Sawbuck Gamer

Undo The End

Apocalypse Then

Your time-traveling iPhone is the world’s salvation in Undo The End.

By Steve Heisler • May 29, 2012

Sawbuck Gamer is our daily review of a free or cheap ($10 or less) game.

In the first Terminator movie, Kyle Reese is sent back in time by John Connor to protect his mom from Arnold Schwarzenegger. This opens up a classic paradox: The future father of John Connor was sent back by John Connor to impregnate his mom, so that she could give birth to him, so that he could then grow up and send his own father back in time…

Undo The End has a similarly mind-bending twist. The world has been destroyed, and you are part of a rebel team trying to trace the exact moment everything went wrong. The war-torn cityscape presents the occasional kill-bot or tower of tanks, and since you’re weaponless, you can only avoid these horrors by using a device gifted to you by your team. It looks like an iPhone and sends you back in time for a few seconds—before, say, there was that gaping hole in the highway.

Other than this modest conceit, the game plays like a simple platformer: You have infinite lives and the ability to start roughly near where you die, so if you play long enough, you’ll eventually get to the end. In that way, Undo The End is a story that you advance with a few simple leaps and past-flashes. That sounds like a mundane enterprise, but it’s engrossing in its own way: As with Terminator, it’s hard to shake the feeling that any moment now, the past, present, and future will all be explained at once.

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19 Responses to “Apocalypse Then”

  1. HobbesMkii says:

    The controls are just the right amount of temperamental and sticky that it infuriates me. Much like all platformers.

    • Xtracurlyfries says:

      “Temperamental and Sticky” is my Metallica cover band.

      • HobbesMkii says:

         Interesting. That’s what I call my penis.

        • Xtracurlyfries says:

          You call your penis ‘Metallica’? I hope you’re getting that checked out.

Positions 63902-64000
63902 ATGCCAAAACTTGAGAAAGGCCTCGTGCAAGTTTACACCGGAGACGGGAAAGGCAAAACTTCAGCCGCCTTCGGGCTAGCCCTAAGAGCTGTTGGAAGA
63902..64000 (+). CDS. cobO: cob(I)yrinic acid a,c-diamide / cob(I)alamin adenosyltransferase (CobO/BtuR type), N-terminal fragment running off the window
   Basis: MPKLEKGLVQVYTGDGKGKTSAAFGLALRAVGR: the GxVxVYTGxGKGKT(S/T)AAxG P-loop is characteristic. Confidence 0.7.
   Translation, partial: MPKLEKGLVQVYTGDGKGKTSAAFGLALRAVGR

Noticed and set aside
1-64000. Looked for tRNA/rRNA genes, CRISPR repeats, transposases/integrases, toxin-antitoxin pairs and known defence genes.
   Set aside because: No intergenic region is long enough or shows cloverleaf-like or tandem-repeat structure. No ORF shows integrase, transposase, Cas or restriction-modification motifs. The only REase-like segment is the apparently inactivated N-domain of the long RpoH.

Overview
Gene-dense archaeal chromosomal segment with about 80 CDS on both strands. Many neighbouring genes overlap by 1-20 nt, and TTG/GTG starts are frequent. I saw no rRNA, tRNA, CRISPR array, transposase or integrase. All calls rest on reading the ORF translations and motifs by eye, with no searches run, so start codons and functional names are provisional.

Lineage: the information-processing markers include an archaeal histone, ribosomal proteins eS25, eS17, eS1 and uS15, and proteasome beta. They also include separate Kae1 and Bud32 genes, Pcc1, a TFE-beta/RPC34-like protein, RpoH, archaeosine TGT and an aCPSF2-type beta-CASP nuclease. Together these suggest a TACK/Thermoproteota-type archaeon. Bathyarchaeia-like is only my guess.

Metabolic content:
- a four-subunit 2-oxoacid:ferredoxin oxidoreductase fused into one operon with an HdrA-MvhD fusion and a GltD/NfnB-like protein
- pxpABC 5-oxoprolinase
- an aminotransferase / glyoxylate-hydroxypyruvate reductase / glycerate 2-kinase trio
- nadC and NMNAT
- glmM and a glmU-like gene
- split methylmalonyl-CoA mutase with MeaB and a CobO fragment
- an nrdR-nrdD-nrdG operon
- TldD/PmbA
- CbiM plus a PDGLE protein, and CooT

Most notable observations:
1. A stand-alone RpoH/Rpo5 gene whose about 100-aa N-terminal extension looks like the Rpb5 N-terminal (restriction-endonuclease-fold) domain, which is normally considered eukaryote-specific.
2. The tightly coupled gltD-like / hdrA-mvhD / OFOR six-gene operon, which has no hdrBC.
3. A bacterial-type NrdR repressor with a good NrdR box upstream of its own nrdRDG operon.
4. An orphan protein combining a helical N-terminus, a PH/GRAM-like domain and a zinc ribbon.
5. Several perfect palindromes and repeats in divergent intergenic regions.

• HobbesMkii says:

           @Xtracurlyfries:disqus I would, but my doctor says I can’t come into his office anymore if I’m just going to wave my dick around. It’s kind of a “boy who cried wolf” situation.

  2. Merve says:

    The ending had only one choice and one colour of explosion. My entire journey was for nothing. I demand a refund!

    • Aurora Boreanaz says:

      We’ve heard your feedback, and will now offer FOUR explosion colors to choose from!  Cyan, Magenta, Yellow or Black!

  3. stakkalee says:

    Slight and inconsequential.  10 minutes of gameplay, 5 minutes of fun.

  4. Aaron Riccio says:

    It was almost worth it for the horrendous dialogue . . . except that there was hardly any game. It would be disrespectful to call this a platformer, slow and blocky as the movement is, and given how much of the game is nothing more than pushing the right arrow key, with the occasional use of the space button. Might this be a cool concept? Perhaps, if you knew what the other world looked like so that you’d really have to flip between them, but as is now? The game ends with a “To Be Continued” screen . . . so yeah, don’t just “Undo the End” — “Undo the Beginning,” and just give me my time back.

  5. Girard says:

    In other Sawbuckey news, Adam Cadre (of Photopia and Varicella fame) has a new IF game out called “Endless, Nameless,” which is pretty cool so far:
    http://indiegames.com/2012/05/freeware_game_pick_endless_nam.html

    Also, I think this has already been mentioned, but there are about a jillion games on sale for less than a sawbuck over the next few days:
    http://www.becausewemay.com/index.html

  6. caspiancomic says:

    I’m with the comments section, this blew. A good example of a really cool concept being squandered. Browser games are usually a great place to go for pure gaming, or at least gaming where the narrative is simple, compelling, and unintrusive. This was a puzzle platformer browser game that was light on the puzzles, platforming, and gaming. It was, however, very definitely in a browser.

    • Merve says:

      It wasn’t the greatest browser game ever, but I kind of enjoyed it. I was impressed at how much they managed to do with just 4 buttons. Switch the spacebar with the down key and you have a one-hand game.

  7. bunnyvision says:

    OK let me sum this game up so that nobody has to play it

    a) Press the bridge-restore button every time there isn’t a bridge
    b) Press the enemy-go-away button every time there is an enemy
    c) uhhh i guess keep playing til it’s over